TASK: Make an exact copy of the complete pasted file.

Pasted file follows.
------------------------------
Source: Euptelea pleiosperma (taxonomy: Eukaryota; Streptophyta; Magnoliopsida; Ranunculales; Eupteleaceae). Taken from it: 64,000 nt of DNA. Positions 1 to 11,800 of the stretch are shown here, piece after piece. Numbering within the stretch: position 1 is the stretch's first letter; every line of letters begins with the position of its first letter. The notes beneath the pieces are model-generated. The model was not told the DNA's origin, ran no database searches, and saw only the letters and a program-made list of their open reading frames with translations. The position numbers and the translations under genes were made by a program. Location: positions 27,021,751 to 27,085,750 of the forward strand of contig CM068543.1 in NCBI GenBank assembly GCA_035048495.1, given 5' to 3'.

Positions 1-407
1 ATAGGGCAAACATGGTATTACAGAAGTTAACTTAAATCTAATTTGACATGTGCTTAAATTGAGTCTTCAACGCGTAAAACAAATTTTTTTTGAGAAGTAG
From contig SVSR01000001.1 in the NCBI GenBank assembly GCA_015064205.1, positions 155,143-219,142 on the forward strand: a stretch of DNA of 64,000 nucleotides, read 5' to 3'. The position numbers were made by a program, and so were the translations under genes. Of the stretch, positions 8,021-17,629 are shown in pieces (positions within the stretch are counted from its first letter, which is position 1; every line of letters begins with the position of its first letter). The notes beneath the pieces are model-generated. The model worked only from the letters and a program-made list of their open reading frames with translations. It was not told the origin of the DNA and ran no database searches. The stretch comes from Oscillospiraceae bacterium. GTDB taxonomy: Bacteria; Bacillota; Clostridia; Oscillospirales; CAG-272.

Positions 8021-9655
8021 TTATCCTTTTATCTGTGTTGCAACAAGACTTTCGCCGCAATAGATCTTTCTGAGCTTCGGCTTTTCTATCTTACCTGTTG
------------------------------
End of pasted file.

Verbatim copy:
Source: Euptelea pleiosperma (taxonomy: Eukaryota; Streptophyta; Magnoliopsida; Ranunculales; Eupteleaceae). Taken from it: 64,000 nt of DNA. Positions 1 to 11,800 of the stretch are shown here, piece after piece. Numbering within the stretch: position 1 is the stretch's first letter; every line of letters begins with the position of its first letter. The notes beneath the pieces are model-generated. The model was not told the DNA's origin, ran no database searches, and saw only the letters and a program-made list of their open reading frames with translations. The position numbers and the translations under genes were made by a program. Location: positions 27,021,751 to 27,085,750 of the forward strand of contig CM068543.1 in NCBI GenBank assembly GCA_035048495.1, given 5' to 3'.

Positions 1-407
1 ATAGGGCAAACATGGTATTACAGAAGTTAACTTAAATCTAATTTGACATGTGCTTAAATTGAGTCTTCAACGCGTAAAACAAATTTTTTTTGAGAAGTAG
From contig SVSR01000001.1 in the NCBI GenBank assembly GCA_015064205.1, positions 155,143-219,142 on the forward strand: a stretch of DNA of 64,000 nucleotides, read 5' to 3'. The position numbers were made by a program, and so were the translations under genes. Of the stretch, positions 8,021-17,629 are shown in pieces (positions within the stretch are counted from its first letter, which is position 1; every line of letters begins with the position of its first letter). The notes beneath the pieces are model-generated. The model worked only from the letters and a program-made list of their open reading frames with translations. It was not told the origin of the DNA and ran no database searches. The stretch comes from Oscillospiraceae bacterium. GTDB taxonomy: Bacteria; Bacillota; Clostridia; Oscillospirales; CAG-272.

Positions 8021-9655
8021 TTATCCTTTTATCTGTGTTGCAACAAGACTTTCGCCGCAATAGATCTTTCTGAGCTTCGGCTTTTCTATCTTACCTGTTG